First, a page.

National Council of Applied Economic Research has upped
GDP growth forecast for the year to nearly 8 per cent.
Bery, director general, NCAER, says the raised GDP growth
target is on higher industrial, services growth. He is
optimistic on FDI, as he sees the trend stronger than
also believes that interest rate adjustment has more or
less taken place.CNBC-TV18 shares with domain-b
its interview with Bery:
are the triggers for this higher growth rate? If one looked
at your disaggregated numbers, you are expecting higher
services and higher industrial growth. This, at a time
when commodity prices and interest rates are not in favour
of the industry?
We do this forecast as a part of our subscriber product.
The quarterly review of the economy and we issue the press
release following that. The presentation that we made
to our subscribers basically shows the economy as poised
between fundamentals and sentiment.
also did a ''business expectations'' survey and that showed
that the sentiment was indeed weakening. So the obvious
question is, in the light of weakening sentiment, rising
interest rates and a dodgy oil market, why would there
be an increase in the underlying growth?
short answer to that is somewhat a more optimistic outlook
on investment, particularly the FDI. We think that FDI
trends are stronger than we thought they were going to
be and we also feel that the interest rate adjustment
has more or less taken place.
that finally comes out with somewhat higher industrial
and services growth rate. Also, the overall number by
the Economic Advisory Councils forecast for the year ahead,
that came out last week is the same as ours. Our agricultural
growth is actually slightly stronger than what the EAC
way interest rates have gone up now there is a distinct
possibility that the trigger, which set the economy booming
over the past few years, is perhaps going to weaken. So
will there be a possibility that the kind of investment
boom that we are seeing, could end up in some kind of
hard landing in FY08?
I think what has been important, impressive and healthy
about the Indian growth story since the recovery began
in 2002-2003 is that the sectors have rotated. It is certainly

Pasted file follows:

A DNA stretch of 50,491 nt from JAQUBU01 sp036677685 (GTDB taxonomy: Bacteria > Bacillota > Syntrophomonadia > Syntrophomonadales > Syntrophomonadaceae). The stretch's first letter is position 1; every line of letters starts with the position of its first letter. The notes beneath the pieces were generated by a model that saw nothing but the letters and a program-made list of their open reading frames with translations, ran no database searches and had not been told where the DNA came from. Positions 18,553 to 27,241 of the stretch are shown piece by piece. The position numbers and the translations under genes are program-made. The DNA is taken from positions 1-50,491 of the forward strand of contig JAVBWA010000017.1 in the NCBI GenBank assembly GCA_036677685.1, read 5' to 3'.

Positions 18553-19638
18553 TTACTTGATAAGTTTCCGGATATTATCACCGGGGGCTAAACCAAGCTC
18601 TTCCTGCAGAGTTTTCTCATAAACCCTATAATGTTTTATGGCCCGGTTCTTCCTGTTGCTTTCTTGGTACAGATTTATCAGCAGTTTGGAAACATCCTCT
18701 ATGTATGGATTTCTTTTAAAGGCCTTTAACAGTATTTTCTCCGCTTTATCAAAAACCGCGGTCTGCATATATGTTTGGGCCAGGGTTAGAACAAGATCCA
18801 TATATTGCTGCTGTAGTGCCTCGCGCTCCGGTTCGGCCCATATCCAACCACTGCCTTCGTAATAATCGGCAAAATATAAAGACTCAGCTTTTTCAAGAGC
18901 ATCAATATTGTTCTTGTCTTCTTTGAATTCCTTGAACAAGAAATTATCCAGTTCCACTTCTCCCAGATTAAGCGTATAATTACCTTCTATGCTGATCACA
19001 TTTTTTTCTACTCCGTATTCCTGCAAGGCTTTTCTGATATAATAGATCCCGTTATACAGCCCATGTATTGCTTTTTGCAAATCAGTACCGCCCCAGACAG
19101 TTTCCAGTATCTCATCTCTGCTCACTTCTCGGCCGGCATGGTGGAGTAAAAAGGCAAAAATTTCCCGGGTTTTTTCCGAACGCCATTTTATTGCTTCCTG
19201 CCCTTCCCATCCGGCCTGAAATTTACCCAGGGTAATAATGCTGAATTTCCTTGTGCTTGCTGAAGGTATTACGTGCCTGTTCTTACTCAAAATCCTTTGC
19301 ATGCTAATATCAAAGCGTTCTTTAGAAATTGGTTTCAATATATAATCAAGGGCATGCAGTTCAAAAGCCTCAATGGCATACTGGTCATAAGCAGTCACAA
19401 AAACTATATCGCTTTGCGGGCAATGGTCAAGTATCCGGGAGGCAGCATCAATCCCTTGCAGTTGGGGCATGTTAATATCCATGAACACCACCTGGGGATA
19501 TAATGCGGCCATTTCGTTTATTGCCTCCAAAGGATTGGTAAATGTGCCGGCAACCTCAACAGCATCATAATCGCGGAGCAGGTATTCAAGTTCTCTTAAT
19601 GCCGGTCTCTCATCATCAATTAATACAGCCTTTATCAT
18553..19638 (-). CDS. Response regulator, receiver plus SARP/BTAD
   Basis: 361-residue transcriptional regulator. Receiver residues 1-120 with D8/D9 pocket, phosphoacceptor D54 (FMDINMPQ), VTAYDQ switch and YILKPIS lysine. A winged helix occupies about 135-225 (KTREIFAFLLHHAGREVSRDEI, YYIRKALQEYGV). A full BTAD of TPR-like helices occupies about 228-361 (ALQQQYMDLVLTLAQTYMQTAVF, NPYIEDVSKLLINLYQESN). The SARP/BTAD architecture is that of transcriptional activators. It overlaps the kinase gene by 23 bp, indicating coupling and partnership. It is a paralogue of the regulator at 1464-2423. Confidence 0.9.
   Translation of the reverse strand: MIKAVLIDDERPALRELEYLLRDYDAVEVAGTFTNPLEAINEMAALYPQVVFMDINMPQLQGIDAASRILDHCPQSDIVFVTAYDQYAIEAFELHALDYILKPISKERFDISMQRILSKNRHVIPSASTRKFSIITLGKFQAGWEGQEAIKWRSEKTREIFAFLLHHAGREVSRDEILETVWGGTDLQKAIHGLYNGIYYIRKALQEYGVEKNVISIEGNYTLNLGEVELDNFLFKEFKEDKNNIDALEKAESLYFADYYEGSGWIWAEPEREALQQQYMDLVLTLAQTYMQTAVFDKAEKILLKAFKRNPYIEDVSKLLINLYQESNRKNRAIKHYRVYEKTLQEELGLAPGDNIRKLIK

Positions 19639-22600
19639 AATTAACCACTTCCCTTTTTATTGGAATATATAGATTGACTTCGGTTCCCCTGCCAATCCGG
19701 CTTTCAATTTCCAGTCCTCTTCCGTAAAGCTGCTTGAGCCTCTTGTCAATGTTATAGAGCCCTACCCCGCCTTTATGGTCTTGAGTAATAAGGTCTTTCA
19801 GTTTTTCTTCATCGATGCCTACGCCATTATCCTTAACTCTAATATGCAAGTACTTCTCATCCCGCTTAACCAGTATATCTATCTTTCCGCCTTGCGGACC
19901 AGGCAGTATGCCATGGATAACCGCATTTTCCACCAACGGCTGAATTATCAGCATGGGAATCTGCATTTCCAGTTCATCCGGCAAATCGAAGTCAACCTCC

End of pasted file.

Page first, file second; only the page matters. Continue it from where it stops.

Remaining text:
the case that the huge reduction in interest rates coupled
with financial innovation, essentially the development
of retail lending and of the mortgage market, has indeed
stimulated a great deal of interest in the consumer durable
sector and in the housing sector. But what our business
expectations does reveal is that capacity is now being
The India story is playing well overseas. So I am expecting
that there will be a significant private investment recovery.
And in India, as in China and as in most countries, private
investment is driven much more by retained earnings, which
have been strong and by FDI, which is getting stronger.
my expectation is that from a recovery that is led by
net exports, then move to the retail sector, we are now
going to move over to an investment led recovery, both
private and to some extent public as well. But the public
is very much constrained by the fiscal and by the attempt
to hit the Fiscal Responsibility and Budget Management,
FRBM targets, which of course, is the subject of debate
at the moment with the approach paper from the Planning
Commission arguing that maybe some argument to oppose
I think it is responsible for interest rates to rise because
one of the charts that we presented yesterday, showed
how much the gap between Indian short-term rates and the
Fed fund rates has narrowed as the Fed has tightened.
is unprecedented indeed, 8 per cent growth almost for
three years running. Are we setting a base at 8 per cent
or is this the top from where we can go down or maybe
I think all the elements are in place for this to
be India''s take-off decade. What I mean by this is the
decade, where you have a cycle, but that cycle is against
a much higher base than before, and that higher base has
typically been set by industrial growth in other countries
in excess of 10 per cent a year for a series of years.
saw this with Japan in the 1960s, Europe in 1960s, Korea
in 1970s, the Asian tigers in 1980s, China in 1990s and
one''s fervent hope is that in the units, it is India''s
turn. But we cannot take it for granted. Reform is certainly
necessary for this, but it is too early to say whether
we are getting a strong cyclical recovery or whether we
are actually breaking out into the sustained 8 per cent
range, which is what the country is capable of, the country
certainly think we have a reasonable basis for thinking
that it could be sustained for the forthcoming five-year
plan, and that is certainly
the bet international players are making. I do expect
that if one plays our cards right, the FDI will get even
stronger and hopefully, industrial growth would get even